Live imaging reveals a novel mechanism for myelin formation: ‘SARAPE’
The final structure of myelin – several wraps of oligodendrocyte membrane around an axon – has been well described through electron microscopy (EM) and light microscopy (Knobler et al., 1976; Remahl and Hildebrand, 1990a,b; Siegel, 2006; Snaidero et al., 2014). However, an understanding of the dynamics of wrapping, especially the initial steps, is still incomplete. Serial section EM analysis of the developing CNS showed non-uniformity in the number of layers of the ensheathing oligodendrocyte process along an axon and bidirectional ensheathment within a developing internode, i.e. the inner ensheathing layer became the outer layer (Knobler et al., 1976; Remahl and Hildebrand, 1990a,b). Based on these observations, it has been proposed that the oligodendrocyte sheath around an axon is initially helical and then elongates and finally undergoes extensive remodeling to reach complete wrapping and compaction. Such helical wrapping is also observed by fluorescent labeling of oligodendrocyte membranes and cytoplasm (Ioannidou et al., 2012). Non-uniformity of wrapping along an internode was also reported in a recent study that combined live imaging and serial block-face imaging (Snaidero et al., 2014).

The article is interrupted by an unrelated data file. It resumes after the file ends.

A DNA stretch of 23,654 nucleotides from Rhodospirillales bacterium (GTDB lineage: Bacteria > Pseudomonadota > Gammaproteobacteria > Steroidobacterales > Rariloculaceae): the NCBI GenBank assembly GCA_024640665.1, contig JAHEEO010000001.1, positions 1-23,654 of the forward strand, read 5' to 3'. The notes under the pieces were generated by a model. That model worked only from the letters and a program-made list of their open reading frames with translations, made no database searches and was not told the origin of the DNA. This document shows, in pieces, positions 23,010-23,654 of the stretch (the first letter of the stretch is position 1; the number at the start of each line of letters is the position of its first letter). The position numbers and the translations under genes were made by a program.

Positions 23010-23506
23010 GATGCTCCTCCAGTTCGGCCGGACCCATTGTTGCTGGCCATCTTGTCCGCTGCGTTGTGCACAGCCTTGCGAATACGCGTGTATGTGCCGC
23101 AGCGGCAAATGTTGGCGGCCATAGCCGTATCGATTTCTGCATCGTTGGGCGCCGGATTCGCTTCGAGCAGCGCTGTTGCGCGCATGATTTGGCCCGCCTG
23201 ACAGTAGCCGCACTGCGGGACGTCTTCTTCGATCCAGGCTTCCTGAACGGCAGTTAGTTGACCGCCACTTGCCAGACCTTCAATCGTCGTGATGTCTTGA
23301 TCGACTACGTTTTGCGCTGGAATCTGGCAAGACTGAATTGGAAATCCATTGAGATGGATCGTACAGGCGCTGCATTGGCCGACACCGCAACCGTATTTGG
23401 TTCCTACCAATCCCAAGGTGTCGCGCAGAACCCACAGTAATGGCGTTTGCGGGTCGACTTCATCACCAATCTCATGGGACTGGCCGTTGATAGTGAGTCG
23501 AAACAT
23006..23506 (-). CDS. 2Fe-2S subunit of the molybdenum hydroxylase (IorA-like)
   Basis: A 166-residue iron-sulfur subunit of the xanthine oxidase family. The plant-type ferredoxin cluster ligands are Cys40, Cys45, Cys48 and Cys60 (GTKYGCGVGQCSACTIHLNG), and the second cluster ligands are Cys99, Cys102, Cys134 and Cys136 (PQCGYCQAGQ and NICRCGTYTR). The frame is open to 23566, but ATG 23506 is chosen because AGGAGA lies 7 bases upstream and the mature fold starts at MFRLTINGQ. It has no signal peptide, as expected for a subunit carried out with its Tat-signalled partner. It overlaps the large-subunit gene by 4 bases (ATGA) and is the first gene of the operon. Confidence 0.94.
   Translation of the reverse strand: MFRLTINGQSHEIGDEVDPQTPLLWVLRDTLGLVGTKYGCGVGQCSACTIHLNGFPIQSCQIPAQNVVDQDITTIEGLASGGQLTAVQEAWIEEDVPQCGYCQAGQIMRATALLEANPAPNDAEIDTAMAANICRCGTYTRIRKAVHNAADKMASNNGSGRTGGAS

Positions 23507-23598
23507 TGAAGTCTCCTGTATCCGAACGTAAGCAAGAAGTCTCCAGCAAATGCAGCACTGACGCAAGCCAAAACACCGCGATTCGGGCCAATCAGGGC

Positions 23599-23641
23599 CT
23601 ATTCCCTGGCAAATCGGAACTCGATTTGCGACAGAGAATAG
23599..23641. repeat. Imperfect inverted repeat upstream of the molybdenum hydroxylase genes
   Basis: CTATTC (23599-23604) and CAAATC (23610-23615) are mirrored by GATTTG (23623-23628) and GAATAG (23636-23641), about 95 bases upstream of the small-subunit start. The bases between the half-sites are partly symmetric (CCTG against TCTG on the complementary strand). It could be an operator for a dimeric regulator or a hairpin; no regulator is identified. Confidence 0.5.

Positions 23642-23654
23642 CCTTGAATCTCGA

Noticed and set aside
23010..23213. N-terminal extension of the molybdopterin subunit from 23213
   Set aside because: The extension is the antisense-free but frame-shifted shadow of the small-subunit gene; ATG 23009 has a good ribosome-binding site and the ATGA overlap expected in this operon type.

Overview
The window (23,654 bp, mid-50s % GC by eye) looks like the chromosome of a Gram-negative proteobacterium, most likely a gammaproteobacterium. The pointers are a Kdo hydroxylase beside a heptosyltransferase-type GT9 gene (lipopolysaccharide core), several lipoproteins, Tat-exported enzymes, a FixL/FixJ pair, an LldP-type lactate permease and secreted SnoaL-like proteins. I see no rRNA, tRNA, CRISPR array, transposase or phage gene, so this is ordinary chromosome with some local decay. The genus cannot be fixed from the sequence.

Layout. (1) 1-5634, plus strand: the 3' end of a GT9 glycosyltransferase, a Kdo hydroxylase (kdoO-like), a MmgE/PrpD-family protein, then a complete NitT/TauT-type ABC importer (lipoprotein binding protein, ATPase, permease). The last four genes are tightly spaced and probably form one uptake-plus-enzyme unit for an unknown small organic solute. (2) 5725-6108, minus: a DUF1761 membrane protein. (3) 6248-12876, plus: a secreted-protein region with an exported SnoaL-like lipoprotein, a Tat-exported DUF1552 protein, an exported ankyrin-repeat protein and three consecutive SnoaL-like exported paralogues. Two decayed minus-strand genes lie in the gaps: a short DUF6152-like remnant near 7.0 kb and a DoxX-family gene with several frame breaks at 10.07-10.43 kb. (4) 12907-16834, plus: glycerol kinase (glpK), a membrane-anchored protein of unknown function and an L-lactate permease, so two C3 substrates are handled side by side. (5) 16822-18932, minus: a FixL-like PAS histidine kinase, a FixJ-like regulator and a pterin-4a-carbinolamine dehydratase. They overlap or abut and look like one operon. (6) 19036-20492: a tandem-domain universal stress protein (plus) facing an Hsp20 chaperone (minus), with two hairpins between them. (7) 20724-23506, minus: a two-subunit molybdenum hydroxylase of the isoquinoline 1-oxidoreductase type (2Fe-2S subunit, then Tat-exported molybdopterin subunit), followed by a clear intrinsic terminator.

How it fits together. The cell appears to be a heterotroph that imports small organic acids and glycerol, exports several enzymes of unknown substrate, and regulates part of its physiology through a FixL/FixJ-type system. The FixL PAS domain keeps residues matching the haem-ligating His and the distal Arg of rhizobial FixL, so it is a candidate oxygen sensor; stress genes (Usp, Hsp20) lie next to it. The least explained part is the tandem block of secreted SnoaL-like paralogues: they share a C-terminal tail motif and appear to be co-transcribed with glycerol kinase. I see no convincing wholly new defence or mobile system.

As a consequence, most of the existing models of myelination predict that the front edge of the oligodendrocyte process continuously grows while wrapping the axon: for example, the ‘carpet crawler’ model, in which the oligodendrocyte process flattens out and expands after contact with the axon and then wraps the axon like a rolling carpet (Bauer et al., 2009; Bunge et al., 1989); the ‘serpent’ model, in which the oligodendrocyte process wraps around the axons in a helical fashion first, like a corkscrew, and then expands into overlapping sheets (Asou et al., 1995; Bauer et al., 2009; Ioannidou et al., 2012; Knobler et al., 1976); and the ‘liquid croissant’ model, in which the oligodendrocyte process continuously wraps and spreads sideways along the axon (Snaidero et al., 2014; Sobottka et al., 2011). Alternatively, through a detailed analysis of CASPR and NF155 (NFASC – Mouse Genome Informatics) localization during myelination, Pedraza et al. (2009) proposed that the initial contact between the axon and the oligodendrocyte process persists throughout myelination and the membrane wraps the axon like a yo-yo before expanding laterally along the internode; then, the leading edges of all the overlapping layers expand and draw closer at the paranodes.